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HIS3131 : Violence and social transformation in China and Taiwan, 1940s-1980s (Inactive)

  • Inactive for Year: 2024/25
  • Module Leader(s): Dr Joseph Lawson
  • Owning School: History, Classics and Archaeology
  • Teaching Location: Newcastle City Campus

Your programme is made up of credits, the total differs on programme to programme.

Semester 1 Credit Value: 20
ECTS Credits: 10.0
European Credit Transfer System


Students learn about the social history of China and Taiwan during the Cold War (1940s-1980s). Core questions are: How did societies in China and Taiwan change over this period? What explains collective violence in China during the Cultural Revolution, and the protests and crackdowns in Taiwan? What have been the legacies of violence and division? And, how were visions of Maoist socialism in China and capitalism under one-party rule in Taiwan translated into everyday reality?

Students also learn how to critically evaluate methodologies for studying the the social history of China and Taiwan during the Cold War. Social history is especially difficult in China, where the Communist Party has always exercised a high degree of control over information. This affected record-keeping practices in the Maoist era, and has shaped access to archives and the nature of public memory in subsequent eras. Even in Taiwan, where records are significantly more open, the legacy of a dictatorship and highly divided society in the Cold War era presents special problems for social historians.

Outline Of Syllabus

Indicative guide to subjects covered:
-The consolidation of Nationalist rule in Taiwan and Communist rule in China
-Land Reform in China and Taiwan
-The Great Leap Forward and famine
-Collective violence in the Cultural Revolution
-Gender and the Cultural Revolution
-The Educated Youth in the Countryside
-Taiwanese capitalism
-Tibet in China, China in Tibet
-Deng Xiaoping's China
-Democratization in Taiwan.

Teaching Methods

Teaching Activities
Category Activity Number Length Student Hours Comment
Guided Independent StudyAssessment preparation and completion801:0080:0080 hours of work to prepare assessment
Guided Independent StudyDirected research and reading871:0087:00Approx. 8 hours of directed reading and viewing to prepare for weekly seminars.
Scheduled Learning And Teaching ActivitiesSmall group teaching113:0033:00Weekly seminars: 3 hours in total. Typically broken into a 1 hour seminar and a 2 hour seminar.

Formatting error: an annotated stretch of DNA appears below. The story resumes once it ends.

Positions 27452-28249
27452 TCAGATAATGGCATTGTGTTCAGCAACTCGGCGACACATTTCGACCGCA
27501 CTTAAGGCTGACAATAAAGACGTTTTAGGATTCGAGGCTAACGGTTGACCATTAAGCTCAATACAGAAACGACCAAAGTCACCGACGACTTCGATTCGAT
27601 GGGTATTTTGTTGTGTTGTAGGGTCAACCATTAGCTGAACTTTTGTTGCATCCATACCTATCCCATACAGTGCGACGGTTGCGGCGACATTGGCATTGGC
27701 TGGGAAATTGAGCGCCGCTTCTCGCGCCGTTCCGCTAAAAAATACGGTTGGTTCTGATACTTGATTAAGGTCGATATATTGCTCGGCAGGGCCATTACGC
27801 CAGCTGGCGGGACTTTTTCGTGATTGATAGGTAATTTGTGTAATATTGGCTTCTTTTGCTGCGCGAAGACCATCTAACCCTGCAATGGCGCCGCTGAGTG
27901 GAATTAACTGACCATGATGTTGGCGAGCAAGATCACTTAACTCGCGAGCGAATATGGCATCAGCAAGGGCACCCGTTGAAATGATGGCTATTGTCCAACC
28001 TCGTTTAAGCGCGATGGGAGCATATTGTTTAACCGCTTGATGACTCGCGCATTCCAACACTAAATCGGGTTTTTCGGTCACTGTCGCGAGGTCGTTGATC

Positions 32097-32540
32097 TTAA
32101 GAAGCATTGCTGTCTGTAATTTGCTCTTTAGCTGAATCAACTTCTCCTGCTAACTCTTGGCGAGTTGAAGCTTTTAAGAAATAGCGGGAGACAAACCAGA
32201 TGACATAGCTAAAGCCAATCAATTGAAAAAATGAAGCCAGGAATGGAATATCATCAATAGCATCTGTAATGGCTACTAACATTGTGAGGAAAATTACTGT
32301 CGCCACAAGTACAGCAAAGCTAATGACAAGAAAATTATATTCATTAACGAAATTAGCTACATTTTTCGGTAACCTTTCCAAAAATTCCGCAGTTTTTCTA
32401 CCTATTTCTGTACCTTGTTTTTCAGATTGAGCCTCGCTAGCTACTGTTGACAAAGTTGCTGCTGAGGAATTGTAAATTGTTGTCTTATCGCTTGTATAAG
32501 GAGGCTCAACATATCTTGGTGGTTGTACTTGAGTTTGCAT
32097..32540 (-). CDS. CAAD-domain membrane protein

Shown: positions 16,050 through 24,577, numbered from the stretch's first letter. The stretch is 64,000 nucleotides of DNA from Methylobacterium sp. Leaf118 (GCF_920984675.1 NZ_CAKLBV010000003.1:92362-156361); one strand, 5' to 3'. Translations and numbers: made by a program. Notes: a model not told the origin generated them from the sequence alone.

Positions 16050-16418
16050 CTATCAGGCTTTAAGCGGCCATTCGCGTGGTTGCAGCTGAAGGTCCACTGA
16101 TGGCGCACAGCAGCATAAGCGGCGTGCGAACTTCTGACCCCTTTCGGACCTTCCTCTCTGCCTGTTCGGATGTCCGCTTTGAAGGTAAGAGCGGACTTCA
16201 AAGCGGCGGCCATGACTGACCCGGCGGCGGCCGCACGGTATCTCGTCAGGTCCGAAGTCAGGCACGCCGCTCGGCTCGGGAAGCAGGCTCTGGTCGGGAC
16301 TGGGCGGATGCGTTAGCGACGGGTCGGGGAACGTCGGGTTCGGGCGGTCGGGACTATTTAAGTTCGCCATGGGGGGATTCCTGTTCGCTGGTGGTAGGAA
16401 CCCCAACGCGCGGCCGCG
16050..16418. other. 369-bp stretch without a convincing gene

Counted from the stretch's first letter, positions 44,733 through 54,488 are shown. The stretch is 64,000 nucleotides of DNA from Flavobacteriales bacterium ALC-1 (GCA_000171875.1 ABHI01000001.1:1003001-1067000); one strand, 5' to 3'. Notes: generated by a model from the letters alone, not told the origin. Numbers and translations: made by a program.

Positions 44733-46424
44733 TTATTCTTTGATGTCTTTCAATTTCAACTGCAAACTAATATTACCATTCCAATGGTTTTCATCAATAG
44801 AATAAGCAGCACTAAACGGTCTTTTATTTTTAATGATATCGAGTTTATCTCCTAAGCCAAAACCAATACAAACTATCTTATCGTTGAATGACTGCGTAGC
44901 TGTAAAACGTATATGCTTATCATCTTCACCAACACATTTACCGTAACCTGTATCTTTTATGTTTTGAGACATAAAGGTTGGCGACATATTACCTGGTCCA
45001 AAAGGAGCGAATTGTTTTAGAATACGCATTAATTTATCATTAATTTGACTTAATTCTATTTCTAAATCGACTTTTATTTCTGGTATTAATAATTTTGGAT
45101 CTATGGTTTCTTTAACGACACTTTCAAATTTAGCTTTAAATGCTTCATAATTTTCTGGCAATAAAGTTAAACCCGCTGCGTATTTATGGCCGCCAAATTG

Teaching Rationale And Relationship

Small-group teaching provides students with an opportunity to summarize and ask questions about the readings, and to improve their ability to engage in debate and discussion.
Between 0-10 hours under 'directed research and reading' can involve following video instructions on use of R software for analysis of large datasets. Students can choose to spend more or less time on this according to their interests.

Assessment Methods

The format of resits will be determined by the Board of Examiners

Other Assessment
Description Semester When Set Percentage Comment
Essay1A702500 word final essay
Oral Examination1M3010-minute pre-recorded video podcast.
Formative Assessments

Formative Assessment is an assessment which develops your skills in being assessed, allows for you to receive feedback, and prepares you for being assessed. However, it does not count to your final mark.

Description Semester When Set Comment
Essay1MUp to 500 words of a draft for the final essay.
Assessment Rationale And Relationship

The pre-recorded video presentation tests students' ability to synthesize information and present it orally with visual aids. No special technical skills are required: Students will be taught how to use basic software to do this. The video can include the presenters face, but need not. It could also include relevant images. Marking will concentrate on the content of the presentation and the delivery, rather than the use of software.

Essays test students' ability to research set problems, and formulate evidence-based arguments.

The formative draft or plan of the final essay will give students an opportunity to develop ideas and receive feedback on their ideas for their final essay before submitting it.

Submitted work, tests, intended knowledge and skills outcomes develops key skills in research, reading and writing.

Study-abroad, non-Erasmus exchange and Loyola students spending semester 1 only are required to finish their assessment while in Newcastle. Where an exam is present, an alternative form of assessment will be set and where coursework is present, an alternative deadline will be set. Details of the alternative assessment will be provided by the module leader.

Reading Lists